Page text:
You see it happen almost hourly at the gas pump – prices fluctuate in response to shifts in the global market supply and demand of crude oil. If gasoline can adjust on a turn, why can’t small business pricing do the same? The answer is simple, small business markets don’t have the global scale nor the fluidity in market share to respond so dramatically. The other big reason – small business is local.
You see it happen almost hourly at the gas pump – prices fluctuate in response to shifts in the global market supply and demand of crude oil. If gasoline can adjust on a turn, why can’t small business pricing do the same? The answer is simple, small business markets don’t have the global scale nor the fluidity in market share to respond so dramatically. The other big reason – small business is local. Consumers have a hard time understanding how global market pricing deeply impacts prices at their favorite corner pizzeria.
Learn by Example
There are pricing strategies that work and those that fall horribly flat with the consumers. JC Penny (JCP), led by Apple’s previous CFO Ron Johnson the 110-year old retail giant tried to change its stripes by using sales strategies from Apple’s iStores and Target’s boutiques within a store concepts but didn’t foresee customer confusion and push back on what they loved about the JC Penny brand – coupons, deep discounts and the feeling that they were always getting a bargain.
JC Penny lost its differentiation strategy when they signed on to offer ‘Fair and Square Every Day’ pricing. The first problem is that ‘Fair and Square’ pricing isn’t the lowest competitor pricing, it’s ‘good pricing’ every day. When competitors dropped pricing or offered incentive pricing structures, JC Penny had no way to respond or compete and ultimately, lost customers in droves.
That Manufacturer Suggested Retail Pricing (MSRP) you’ve seen stuck to the side of new car windows is a great psychological tool used in helping consumers justify pricing and comparison shop. When JC Penny decided to eliminate MSRP and replace price tags with ‘Every Day’ pricing, the consumer was confused about the ‘true’ or established value. Furthermore, abandoning conventional pricing, i.e. prices that end in $.99, and implementing a “premium offering” pricing that ends in $.00 further confuses consumers. According to Rafi Mohammed at the Harvard Business Review, “J.C. Penny’s Every Day pricing strategy goes against the conventional wisdom of effective pricing.”
We can see now, nearly two years into JC Penny’s efforts that the strategy was a bad one. After six months into the new pricing strategy and a nearly 20 percent stock plummet, the store reversed some of its new pricing structures and reverted back to monthly ‘clearance’ pricing. The company reported “a loss of $163 million, or 75 cent a share in the three months ending on April 28, 2012, compared with a profit of $64 million, or 28 cents per share a year earlier.” Then in July 2012, Standard and Poor’s Rating Services lowered the retailer’s credit rating to junk status, a claim that was caveated with the projection that ‘changes have yet to take hold.’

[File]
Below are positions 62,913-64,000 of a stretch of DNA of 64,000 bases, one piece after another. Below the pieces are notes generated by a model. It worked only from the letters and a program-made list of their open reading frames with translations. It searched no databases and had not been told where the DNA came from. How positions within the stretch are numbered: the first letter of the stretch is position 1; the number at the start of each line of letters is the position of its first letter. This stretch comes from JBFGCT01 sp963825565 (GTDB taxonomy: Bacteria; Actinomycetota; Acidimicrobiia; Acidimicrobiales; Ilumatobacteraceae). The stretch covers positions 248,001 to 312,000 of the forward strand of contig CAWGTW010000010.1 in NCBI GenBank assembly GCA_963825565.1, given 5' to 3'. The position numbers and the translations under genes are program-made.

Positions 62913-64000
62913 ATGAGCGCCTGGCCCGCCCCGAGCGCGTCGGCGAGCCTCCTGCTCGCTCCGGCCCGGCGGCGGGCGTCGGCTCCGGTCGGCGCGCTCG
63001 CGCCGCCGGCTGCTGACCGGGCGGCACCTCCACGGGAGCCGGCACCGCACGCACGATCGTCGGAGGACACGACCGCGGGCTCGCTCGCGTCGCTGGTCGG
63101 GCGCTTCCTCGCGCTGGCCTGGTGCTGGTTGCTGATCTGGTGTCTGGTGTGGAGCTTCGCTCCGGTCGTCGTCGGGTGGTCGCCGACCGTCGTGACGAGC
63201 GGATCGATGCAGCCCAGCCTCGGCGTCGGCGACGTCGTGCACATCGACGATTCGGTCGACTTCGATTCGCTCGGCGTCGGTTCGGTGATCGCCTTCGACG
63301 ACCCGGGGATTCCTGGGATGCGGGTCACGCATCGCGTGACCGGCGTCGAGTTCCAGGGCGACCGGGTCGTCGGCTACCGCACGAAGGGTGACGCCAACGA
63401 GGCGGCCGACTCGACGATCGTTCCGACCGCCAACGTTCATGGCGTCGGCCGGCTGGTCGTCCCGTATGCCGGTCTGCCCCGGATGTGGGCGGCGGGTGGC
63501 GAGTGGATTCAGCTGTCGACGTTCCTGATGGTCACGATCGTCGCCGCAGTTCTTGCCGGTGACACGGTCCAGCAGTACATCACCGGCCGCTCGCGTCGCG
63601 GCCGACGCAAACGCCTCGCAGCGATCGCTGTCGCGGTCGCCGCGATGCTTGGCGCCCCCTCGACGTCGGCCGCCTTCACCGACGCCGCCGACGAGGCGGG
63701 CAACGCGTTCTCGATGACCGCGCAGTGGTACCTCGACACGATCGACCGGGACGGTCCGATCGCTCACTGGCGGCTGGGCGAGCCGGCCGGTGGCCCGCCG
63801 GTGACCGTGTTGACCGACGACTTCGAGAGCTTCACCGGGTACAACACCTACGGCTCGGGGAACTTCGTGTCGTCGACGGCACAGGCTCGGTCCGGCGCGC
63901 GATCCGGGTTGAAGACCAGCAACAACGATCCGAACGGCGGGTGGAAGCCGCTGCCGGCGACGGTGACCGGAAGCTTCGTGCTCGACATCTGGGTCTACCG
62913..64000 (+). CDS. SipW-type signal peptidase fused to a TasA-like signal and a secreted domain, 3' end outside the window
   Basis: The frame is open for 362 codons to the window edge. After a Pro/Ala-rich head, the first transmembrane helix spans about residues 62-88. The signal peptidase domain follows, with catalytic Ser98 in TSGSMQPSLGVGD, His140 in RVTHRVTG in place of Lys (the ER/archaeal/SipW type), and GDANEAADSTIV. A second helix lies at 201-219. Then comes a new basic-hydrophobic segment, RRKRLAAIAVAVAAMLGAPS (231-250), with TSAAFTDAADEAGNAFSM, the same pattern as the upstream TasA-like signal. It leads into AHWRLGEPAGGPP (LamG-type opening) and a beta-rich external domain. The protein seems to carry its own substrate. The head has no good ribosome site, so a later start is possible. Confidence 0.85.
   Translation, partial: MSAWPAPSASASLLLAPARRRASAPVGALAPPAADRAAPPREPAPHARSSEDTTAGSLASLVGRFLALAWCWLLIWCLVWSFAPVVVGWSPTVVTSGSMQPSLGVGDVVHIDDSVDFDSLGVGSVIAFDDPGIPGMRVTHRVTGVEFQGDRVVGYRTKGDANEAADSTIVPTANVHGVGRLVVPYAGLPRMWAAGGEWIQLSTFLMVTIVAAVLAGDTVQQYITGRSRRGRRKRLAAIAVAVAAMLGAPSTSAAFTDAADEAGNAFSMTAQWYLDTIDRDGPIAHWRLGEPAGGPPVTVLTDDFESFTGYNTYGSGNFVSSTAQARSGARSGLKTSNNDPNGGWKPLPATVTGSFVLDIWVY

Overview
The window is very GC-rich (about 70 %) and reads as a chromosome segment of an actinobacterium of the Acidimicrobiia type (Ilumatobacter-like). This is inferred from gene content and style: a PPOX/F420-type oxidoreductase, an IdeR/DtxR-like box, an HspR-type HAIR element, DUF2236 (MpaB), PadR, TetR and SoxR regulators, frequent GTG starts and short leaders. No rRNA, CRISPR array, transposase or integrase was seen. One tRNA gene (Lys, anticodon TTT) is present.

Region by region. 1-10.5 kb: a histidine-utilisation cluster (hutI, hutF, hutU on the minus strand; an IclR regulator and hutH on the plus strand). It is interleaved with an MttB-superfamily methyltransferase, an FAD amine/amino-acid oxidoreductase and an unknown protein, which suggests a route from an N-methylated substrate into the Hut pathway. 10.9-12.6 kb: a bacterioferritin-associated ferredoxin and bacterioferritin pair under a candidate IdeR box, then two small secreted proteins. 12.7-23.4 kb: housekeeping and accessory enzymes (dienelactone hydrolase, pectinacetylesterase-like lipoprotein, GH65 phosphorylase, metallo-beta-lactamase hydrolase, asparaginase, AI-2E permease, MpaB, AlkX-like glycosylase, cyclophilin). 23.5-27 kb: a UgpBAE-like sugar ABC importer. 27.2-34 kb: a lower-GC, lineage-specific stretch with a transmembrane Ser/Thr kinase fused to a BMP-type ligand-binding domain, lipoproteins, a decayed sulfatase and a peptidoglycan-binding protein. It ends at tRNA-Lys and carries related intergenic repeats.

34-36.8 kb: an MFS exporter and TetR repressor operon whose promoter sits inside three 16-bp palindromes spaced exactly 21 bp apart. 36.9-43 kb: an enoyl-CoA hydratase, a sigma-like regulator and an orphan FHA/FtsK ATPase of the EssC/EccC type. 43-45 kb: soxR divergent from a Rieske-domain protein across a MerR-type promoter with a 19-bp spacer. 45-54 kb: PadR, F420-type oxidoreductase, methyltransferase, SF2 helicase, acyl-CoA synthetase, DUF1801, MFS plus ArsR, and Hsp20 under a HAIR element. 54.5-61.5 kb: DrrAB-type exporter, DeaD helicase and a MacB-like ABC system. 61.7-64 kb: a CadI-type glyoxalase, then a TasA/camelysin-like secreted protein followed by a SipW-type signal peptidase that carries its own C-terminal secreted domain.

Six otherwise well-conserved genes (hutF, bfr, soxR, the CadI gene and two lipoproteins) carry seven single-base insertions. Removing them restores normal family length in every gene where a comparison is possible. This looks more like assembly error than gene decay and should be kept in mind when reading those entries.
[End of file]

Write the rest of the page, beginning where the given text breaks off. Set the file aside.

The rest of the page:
A recap of lessons learned:
1. Don’t make drastic changes to pricing and products without consulting your customers and employees first. Customers are the lifeblood of any retail organization. They can be loyal and will help uphold your brand – if you respect them and their opinions. JC Penny did not involve its customers in the brand and pricing strategy changes and their customers were not only hurt but deeply confused by the changes.
2. Anticipate the worst. JC Penny forgot a key strategy when planning their new retail rollout – a Plan B. By the time the quarterly earnings reports were out, JC Penny was already so far behind its projections and consumer confidence that they had no real way to dig out. There was no Plan B, just a stoic ‘moving forward’ approach that left its employees, board of directors and customers all wondering if the store would survive the changes. Two years later, nearly 1,200 jobs lost and the CEO Ron Johnson replaced with former CEO Mike Ullman, and the stock value has plummeted. The cost for not having a Plan B is high.
3. Customers don’t like change – so if you do change, do it gradually. What former CEO Ron Johnson didn’t realize is that unlike Target and Apple, which already had well-established trendy brands and pricing structures, introducing that concept to a 110-year-old brand that built its reputation on coupons, sales and clearance racks galore. Changing every facet of the organization from how you purchase (find a clerk somewhere in the store holding an RFID hand-held device vs. at the traditional check-out counter) to what you pay, and the selection of brands, customers didn’t feel that they knew or understood what the new JC Penny represented.
4. Pricing is a reflection of consumer value-propositions and economics. JC Penny removed the value-proposition by flattening its pricing structure to a ‘non-negotiable’ Every Day Pricing that consumers just didn’t respond to. Competitors then quickly too advantage of JC Penny’s fleeing consumers and offered them exactly what they used to find at JC Penny – coupons, discounts and sales. Macy’s department stores saw a 38 percent increase in revenue in the first quarter of 2012 alone. Macy’s head, Terry Lundgren was so confident in how poorly JC Penny was doing that in an interview with Women’s Wear Daily he stated that “market share was going to continue to increase [for Macy’s] as a result.”
Pricing can be a highly sensitive and potentially volatile area for businesses large and small. If you’re struggling with pricing structures or even want a second set of eyes to review the pricing strategy you have, try seeking the guidance of an accountant or small business mentor.
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